3 things I learned from running

I had this one pair of shoes that I had bought in 2012 for a trip to Norway. They were sports shoes, but not even decent walking shoes. But I thought, ‘What’s the harm? I’m probably going to be out of breath after 15 minutes, bored, sweaty, and I’ll never do this again’. I closed the door and embraced the chilliness of the morning, one Sunday in March. And I started running.

I had no experience in running. Or very little. I went for a run a couple of times one year before, but because I never worked out in general, I was indeed out of breath after a few minutes, feeling dizzy and convinced that this just wasn’t for me. To give you a bit of context, I was the last one to be picked when we made teams at school (traumatic memory).

So, in July 2019, after a difficult year and most probably because I realized that at 30, you can’t keep the same food habits as you did in your twenties without noticing the impact on your body and your health, I took a 2-month subscription to a gym closeby. I tried out Zumba, Bodyshape, yoga, pilates… and immediately felt the change. I didn’t necessarily lose weight or gain muscle, but I felt… happy. My mind was clearer, and I could get rid of the stress in ten squats or on a Christina Aguilera choreography.

I needed to let my thoughts flow and to do that, I needed to run. I felt like Forrest Gump.

And then, Corona hit us. The cultural center where I was taking drawing lessons closed, my gym closed, I couldn’t write anything anymore. I was living alone, far from my family. I needed a way to escape, to find serenity in a period of uncertainty, I needed to let my thoughts flow and to do that, I needed to run. I felt like Forrest Gump. I put on the only sport-ish shoes I had, I opened the door, and I ran.

Credits: Oscar Soderlund on Unsplash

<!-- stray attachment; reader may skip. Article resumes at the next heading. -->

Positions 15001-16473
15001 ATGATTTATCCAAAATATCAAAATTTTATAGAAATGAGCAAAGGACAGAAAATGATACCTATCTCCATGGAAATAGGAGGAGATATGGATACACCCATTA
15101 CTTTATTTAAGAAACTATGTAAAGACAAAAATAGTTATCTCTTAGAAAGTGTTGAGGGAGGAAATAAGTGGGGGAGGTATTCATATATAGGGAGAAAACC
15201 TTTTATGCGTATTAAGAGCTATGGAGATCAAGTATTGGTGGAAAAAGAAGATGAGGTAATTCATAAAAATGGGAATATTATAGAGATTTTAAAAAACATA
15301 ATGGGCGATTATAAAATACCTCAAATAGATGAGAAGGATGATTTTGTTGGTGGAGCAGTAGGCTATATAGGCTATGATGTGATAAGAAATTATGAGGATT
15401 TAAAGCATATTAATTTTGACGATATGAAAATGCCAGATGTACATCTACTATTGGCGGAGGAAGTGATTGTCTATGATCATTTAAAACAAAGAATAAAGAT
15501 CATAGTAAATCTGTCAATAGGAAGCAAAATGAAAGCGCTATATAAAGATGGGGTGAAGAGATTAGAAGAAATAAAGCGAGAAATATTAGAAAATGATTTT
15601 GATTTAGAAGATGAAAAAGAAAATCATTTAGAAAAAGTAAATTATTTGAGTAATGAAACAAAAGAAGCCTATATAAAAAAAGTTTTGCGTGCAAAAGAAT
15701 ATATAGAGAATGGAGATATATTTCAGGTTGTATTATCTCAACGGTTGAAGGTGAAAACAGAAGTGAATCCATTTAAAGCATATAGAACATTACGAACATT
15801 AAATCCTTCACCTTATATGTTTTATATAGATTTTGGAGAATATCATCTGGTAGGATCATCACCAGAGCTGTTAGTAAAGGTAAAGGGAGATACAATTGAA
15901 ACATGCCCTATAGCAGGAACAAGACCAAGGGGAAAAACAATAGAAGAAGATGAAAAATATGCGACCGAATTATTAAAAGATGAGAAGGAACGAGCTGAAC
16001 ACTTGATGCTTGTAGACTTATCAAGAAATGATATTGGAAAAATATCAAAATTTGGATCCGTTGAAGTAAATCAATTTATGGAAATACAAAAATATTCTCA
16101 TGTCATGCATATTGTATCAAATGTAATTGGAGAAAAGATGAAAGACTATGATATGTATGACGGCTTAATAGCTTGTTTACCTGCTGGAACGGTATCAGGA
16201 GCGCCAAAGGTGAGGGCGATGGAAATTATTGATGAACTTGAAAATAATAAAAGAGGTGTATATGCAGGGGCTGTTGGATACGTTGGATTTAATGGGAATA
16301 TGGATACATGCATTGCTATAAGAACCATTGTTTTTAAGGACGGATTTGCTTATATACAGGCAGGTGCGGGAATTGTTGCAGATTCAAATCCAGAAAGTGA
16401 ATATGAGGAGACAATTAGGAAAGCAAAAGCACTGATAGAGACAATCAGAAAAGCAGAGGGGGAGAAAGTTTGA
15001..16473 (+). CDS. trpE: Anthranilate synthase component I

I think you already got a hint when I told you about my shoes: I wasn’t prepared. In so many ways. The workouts I did at the gym had improved my heart condition in a spectacular way: I was immediately able to run 30 minutes without taking a break. There were no signs of dizziness or breathing issues whatsoever as I reached home. I stretched, drank water, and shared my accomplishment with my relatives. I was ready for a second round.

After a week, I purchased proper running shoes. A good thing, because the problems that followed a few days later could have been worsened if I had kept my old shoes. Every day, I pushed it a bit further, pleasantly surprised of my capacities. Within two weeks, I was running 10 kilometers without breaks, in 1 hour 20. Two days later, I was limping. For almost three weeks. Even going to the supermarket took me what it seemed like ages. Honestly, I pitied myself a bit. I went too far, too fast. Now that I think about it, it just feels like I ignored the first lesson of Running 101: listen to your body.

Credits: Emma Simpson on Unsplash


Luckily, my heel cord healed, and I was soon able to enjoy running again, but this time, at a more reasonable pace. Something that I did from the beginning was to never bring headphones with me. I would have loved to listen to music or podcasts, but running soon turned out to be a meditative experience for me. First, I wanted to hear my breath. And second, I wanted to hear the sounds of nature.

I have recently read a book about shinrin-yoku, the Japanese art of ‘forest bathing’. This book, plus the COVID-19 situation, made me want to focus on the only thing we had left (for those who were lucky enough to live in the Netherlands, where it was still possible to exercise outdoors if you were alone): nature. The only thing we can enjoy for free, but that we, too often, take for granted. While I was running, I let myself be mesmerized by the sounds of birds, the scent of pine trees, or the soft jumps of a baby rabbit nearby. No added music needed.


And then, things happened. I had to look for a new apartment and a new job. It was a lot to handle. Running became a routine, a therapy. With every breath I was taking, every move I was making (wait, that’s a song), with every drop of sweat rolling down my forehead, I was still able to get rid of my overwhelming thoughts, of the anxiety – I was even feeling ecstatic. I found myself beaming while I was in the middle of the forest, I was saying ‘hello’ to foreigners just because they were walking a cute dog (which is always a good enough reason to say hi to people), I was able to deal with those issues better. Thank you, endorphins.

I still run several times a week, for a minimum of 30 minutes. I never thought I’d ever say this, but I hope that when it is possible again, I can join a running race. Maybe because I still need to prove myself I can do it. Or maybe, like Forrest said, simply because ‘I just felt like running‘.

Main photo: Annie Spratt on Unsplash

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